If you’re on holiday, there’s no end to the ways you can spend your money. So it’s nice to see that not everything in the Hungarian capital requires a few forints from your pocket. Put on your walking shoes, bring your camera and set off for these fun and free things to do in Budapest.
- Climb Castle HillCastle Hill is the takeaway image for most visitors to Budapest. From ’Pest, Castle Hill looks like a drawing illustrating a children’s story. For a visual feast that also happens to be free, walk across the Danube on the Chain Bridge (Széchenyi Lánchíd) and then up Castle Hill. If you’re travelling with someone who can’t make the climb, there’s also the option to ride the funicular to the Fishermen’s Bastion. Once on top of Castle Hill, explore the grounds of the Royal Palace, take in the view from the Fishermen’s Bastion and scout out the various sculptures and statues along the way. While you’re walking, consider that the hill wasn’t settled until the Mongols threatened to sack the area and people realized they needed more fortifications. How fast could you climb the hill with a horde behind you.
- Visit the Great Market Hall in BudapestAt once an attraction for history, culture and cuisine, the Great Market Hall is a must-see in ’Pest. Surrounded by shopping streets featuring luxury items and souvenirs, The Great Market Hall still offers the same produce, meats, spices and snacks that it did in the 1890s when the present building was constructed. The three-story market was damaged by warfare in the early- to mid-1900s, and was restored in the 1990s. Visiting the market is free, but shopping there won’t be. If you’re of a mind to browse, it’s a good place to stop for a snack or complete your souvenir shopping. While on the ground floor, don’t neglect to try Hungarian pickles, langos (fried dough topped with sour cream, cheese or other ingredients), and Hungarian sausage. On the second floor, try some of the local eateries, or look for Hungarian crafts to take home.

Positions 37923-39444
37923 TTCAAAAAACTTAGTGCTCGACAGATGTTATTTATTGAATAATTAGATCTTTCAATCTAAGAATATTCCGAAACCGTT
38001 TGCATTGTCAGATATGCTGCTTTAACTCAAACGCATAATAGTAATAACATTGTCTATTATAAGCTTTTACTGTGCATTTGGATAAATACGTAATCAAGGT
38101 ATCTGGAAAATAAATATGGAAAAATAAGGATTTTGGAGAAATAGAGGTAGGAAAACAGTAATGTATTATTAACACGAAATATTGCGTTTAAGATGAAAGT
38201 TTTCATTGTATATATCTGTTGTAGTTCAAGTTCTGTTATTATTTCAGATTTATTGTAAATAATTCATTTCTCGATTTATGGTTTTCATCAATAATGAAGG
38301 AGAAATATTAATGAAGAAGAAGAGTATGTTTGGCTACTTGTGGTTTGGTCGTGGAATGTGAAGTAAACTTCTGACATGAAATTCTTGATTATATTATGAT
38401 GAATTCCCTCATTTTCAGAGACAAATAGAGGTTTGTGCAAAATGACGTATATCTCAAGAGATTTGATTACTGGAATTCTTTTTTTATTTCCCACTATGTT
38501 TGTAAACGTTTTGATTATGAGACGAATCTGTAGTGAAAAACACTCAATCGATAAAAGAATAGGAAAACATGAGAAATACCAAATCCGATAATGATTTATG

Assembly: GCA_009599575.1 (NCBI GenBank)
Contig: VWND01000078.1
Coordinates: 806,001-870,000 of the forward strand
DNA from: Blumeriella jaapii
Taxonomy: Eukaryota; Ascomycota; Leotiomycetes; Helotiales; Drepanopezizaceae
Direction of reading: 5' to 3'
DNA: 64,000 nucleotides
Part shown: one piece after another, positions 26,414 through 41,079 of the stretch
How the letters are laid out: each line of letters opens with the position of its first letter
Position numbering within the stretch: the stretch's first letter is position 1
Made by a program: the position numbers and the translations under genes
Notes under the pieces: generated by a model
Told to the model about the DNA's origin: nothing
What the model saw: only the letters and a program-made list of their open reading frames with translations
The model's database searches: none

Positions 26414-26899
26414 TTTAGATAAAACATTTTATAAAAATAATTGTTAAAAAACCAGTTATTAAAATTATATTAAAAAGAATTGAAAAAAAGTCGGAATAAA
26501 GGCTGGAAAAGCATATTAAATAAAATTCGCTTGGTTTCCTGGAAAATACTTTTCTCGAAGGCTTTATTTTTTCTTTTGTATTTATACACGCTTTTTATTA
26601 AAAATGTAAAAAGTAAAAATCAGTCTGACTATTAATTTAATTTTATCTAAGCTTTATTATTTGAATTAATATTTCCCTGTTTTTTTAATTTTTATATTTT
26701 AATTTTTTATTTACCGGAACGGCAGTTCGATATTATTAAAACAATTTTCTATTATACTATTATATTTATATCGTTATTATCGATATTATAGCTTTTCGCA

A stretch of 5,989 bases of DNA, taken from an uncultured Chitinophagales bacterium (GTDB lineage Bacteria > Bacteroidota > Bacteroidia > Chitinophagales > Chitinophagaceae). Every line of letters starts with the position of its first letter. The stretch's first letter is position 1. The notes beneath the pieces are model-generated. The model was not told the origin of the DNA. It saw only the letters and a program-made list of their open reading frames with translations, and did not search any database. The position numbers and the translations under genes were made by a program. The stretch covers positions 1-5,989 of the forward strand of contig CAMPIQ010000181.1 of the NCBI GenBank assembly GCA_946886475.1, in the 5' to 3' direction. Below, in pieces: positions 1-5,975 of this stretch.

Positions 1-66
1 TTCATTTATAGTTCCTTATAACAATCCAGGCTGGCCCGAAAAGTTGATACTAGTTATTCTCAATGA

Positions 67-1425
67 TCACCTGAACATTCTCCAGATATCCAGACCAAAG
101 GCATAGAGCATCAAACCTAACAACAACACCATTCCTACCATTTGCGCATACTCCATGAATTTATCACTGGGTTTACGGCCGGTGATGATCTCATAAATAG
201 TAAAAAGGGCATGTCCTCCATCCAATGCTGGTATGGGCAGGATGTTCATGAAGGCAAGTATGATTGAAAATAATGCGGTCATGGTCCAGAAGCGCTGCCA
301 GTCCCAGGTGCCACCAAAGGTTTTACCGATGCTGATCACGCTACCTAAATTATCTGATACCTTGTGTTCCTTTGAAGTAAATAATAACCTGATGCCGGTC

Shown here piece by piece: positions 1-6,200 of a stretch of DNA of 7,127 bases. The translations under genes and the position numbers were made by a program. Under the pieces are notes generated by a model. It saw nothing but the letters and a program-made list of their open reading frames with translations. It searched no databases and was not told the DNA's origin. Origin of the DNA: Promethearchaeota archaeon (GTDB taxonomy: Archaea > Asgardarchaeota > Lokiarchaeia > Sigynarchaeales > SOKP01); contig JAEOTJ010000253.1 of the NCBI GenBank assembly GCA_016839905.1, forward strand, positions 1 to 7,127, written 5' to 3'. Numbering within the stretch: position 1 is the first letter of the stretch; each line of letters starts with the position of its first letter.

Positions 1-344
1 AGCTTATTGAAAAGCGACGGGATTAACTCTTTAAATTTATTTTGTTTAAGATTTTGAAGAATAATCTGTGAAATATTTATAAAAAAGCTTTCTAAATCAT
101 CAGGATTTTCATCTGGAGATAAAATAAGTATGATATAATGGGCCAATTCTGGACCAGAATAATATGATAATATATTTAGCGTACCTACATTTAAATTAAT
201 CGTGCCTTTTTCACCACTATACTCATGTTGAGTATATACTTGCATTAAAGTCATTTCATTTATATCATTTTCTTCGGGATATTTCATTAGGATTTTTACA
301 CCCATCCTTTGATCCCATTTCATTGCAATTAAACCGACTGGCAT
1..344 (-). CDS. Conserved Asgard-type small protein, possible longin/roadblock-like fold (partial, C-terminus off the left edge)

- Stroll Around Margaret Island
Formerly covered by churches and convents, Margaret Island is named after one of its former residents: St. Margaret was a nun in the Dominican convent here. The ruins of the convent, and those of other medieval structures, add to the intrigue of the island. Sports enthusiasts can visit the water park or sports pool, or jog around the island on a 5,350-meter-long rubber-coated jogging track.
- Visit the Jewish QuarterDuring World War II, the Jewish Quarter became a walled ghetto. By the time the Soviets liberated the ghetto in 1945, nearly 50 percent of the city’s 246,000-strong Jewish population had died.Today, visitors can walk the narrow streets and see several historical synagogues, including the world’s second-largest synagogue, which was built in the 1850s. Two poignant sites to visit are the Holocaust memorial in the shape of a weeping willow tree, and the statue of Raoul Wallenberg. Wallenberg was a Swedish diplomat during World War II who saved many Jewish lives.
For lots of other things to do in Budapest see our regularly updated Budapest Guide which includes plenty of ideas that will not smash your budget.